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Simulators give new 'life' to medical training

By Tiffany Lane, The Enquirer-Journal
Mar 07, 2009

E-J staff photo by Rick Crider

Nursing student Katie Knight looks on as Samantha Mullis, who is studying for her associate's degree in nursing, checks the breathing of "iStan,' an advanced adult simulator that exhibits the symptoms and responses of human patients. The simulator is one of three that Carolinas Medical Center-Union acquired through grant funds.
MONROE--They sweat, bleed, blink and kick, but lack one particular feature: they aren't real.

Carolinas Medical Center-Union unveiled its human patient simulators on Thursday as an addition to the nursing program at South Piedmont Community College. A $362,000 grant from the Duke Endowment helped pay for the equipment.

"With the complex patients that we have in the hospital, it will enable the students to try nursing techniques ... before they actually get in the hospital," said Joyce Long, director of the associate nursing degree program at SPCC. The computer programmed simulators ? one adult, one child and one infant ? allow lab technicians to create medical situations that nursing students might not come across on their clinical rotations.

"You're not usually encountering a lot of the acute critical care," said second-year nursing student Karin Trull, pegging cardiac arrest as one example. "And you don't want to make mistakes." She said the hands-on labs will build students' comfort level with even rare conditions.

Fellow student Katie Long called the simulators "an excellent educational resource" and said they will give students an opportunity "to freeze time ... and ask questions to the instructors."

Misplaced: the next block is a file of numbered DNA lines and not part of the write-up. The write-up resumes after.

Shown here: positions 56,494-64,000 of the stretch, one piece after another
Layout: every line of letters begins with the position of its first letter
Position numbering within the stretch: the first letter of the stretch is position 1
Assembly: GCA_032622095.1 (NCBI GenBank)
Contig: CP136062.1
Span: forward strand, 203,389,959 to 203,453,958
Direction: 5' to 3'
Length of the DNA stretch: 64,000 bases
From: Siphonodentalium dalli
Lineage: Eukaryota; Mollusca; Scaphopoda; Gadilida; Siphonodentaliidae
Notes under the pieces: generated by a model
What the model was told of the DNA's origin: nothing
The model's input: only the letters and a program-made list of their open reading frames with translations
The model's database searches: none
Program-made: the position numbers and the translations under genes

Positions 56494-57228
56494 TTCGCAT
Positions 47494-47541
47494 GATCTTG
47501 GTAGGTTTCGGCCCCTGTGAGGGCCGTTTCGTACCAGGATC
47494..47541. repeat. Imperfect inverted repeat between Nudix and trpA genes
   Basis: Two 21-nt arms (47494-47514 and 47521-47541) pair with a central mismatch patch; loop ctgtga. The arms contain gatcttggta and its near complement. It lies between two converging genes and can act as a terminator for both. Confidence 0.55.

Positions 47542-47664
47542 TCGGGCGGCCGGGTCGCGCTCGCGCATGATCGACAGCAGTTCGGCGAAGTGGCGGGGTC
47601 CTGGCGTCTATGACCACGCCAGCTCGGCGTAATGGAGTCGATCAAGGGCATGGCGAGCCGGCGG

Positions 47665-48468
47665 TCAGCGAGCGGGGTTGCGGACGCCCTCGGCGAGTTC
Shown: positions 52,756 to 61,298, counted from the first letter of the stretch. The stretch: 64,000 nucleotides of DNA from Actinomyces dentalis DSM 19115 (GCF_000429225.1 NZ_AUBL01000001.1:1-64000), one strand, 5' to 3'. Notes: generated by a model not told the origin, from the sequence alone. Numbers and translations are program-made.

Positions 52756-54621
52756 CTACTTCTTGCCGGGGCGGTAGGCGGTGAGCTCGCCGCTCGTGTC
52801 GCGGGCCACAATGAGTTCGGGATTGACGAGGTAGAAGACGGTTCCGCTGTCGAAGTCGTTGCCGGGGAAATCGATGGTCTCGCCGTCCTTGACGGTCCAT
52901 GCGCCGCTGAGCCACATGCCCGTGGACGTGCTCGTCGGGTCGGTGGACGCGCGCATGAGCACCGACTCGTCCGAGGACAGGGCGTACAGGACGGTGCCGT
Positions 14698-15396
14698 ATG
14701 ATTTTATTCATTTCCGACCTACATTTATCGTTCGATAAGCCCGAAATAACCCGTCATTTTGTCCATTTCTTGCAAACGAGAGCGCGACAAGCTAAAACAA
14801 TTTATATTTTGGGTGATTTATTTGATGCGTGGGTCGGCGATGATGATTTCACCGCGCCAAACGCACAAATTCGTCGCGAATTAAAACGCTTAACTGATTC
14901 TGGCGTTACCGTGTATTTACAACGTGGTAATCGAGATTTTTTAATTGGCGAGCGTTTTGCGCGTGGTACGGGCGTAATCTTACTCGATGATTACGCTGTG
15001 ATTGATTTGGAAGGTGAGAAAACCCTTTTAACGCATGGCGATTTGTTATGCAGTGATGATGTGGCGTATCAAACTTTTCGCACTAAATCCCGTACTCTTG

SPCC has other training mannequins, Joyce Long said, "but nothing like this."

"They are very, very high tech," she said, adding that they even feel like real people.

The simulators not only speak in a man or woman's voice, but respond to medication either appropriately or inappropriately at the lab technician's choice. The technician can also make the simulators go into seizures or increase their heart rate. The infant simulator kicks its arms and legs.

Denise White, chief nursing officer at CMC-Union, said seeing a patient react is more effective than "just talking about it." With the new simulators, she said, instructors won't have to do as much coaching because students will see if what they're doing is working.

"It's an exciting addition not only for the college but for the hospital," SPCC President John McKay said.

White said the simulators can be used for physician training, respiratory therapists and radiology technicians to ensure that all clinicians are as prepared as possible.

The hospital finds many of its health-care professionals among SPCC graduates, she said, and it's nice to have the same students trained in the community working in the community. She called the simulators "a great win" for the county.

McKay said one of the state's greatest needs is in the nursing field. With 40 students in the nursing program this year, he said the school hopes to add 20 more next year and another 20 the year after that.

"If you look at where the jobs have been and where they are, health care of course is there, and nursing is the big one in that area."

White said CMC-Union has about 650 nurses among its 1,300 employees.

The simulators are manufactured by Medical Education Technologies Inc.



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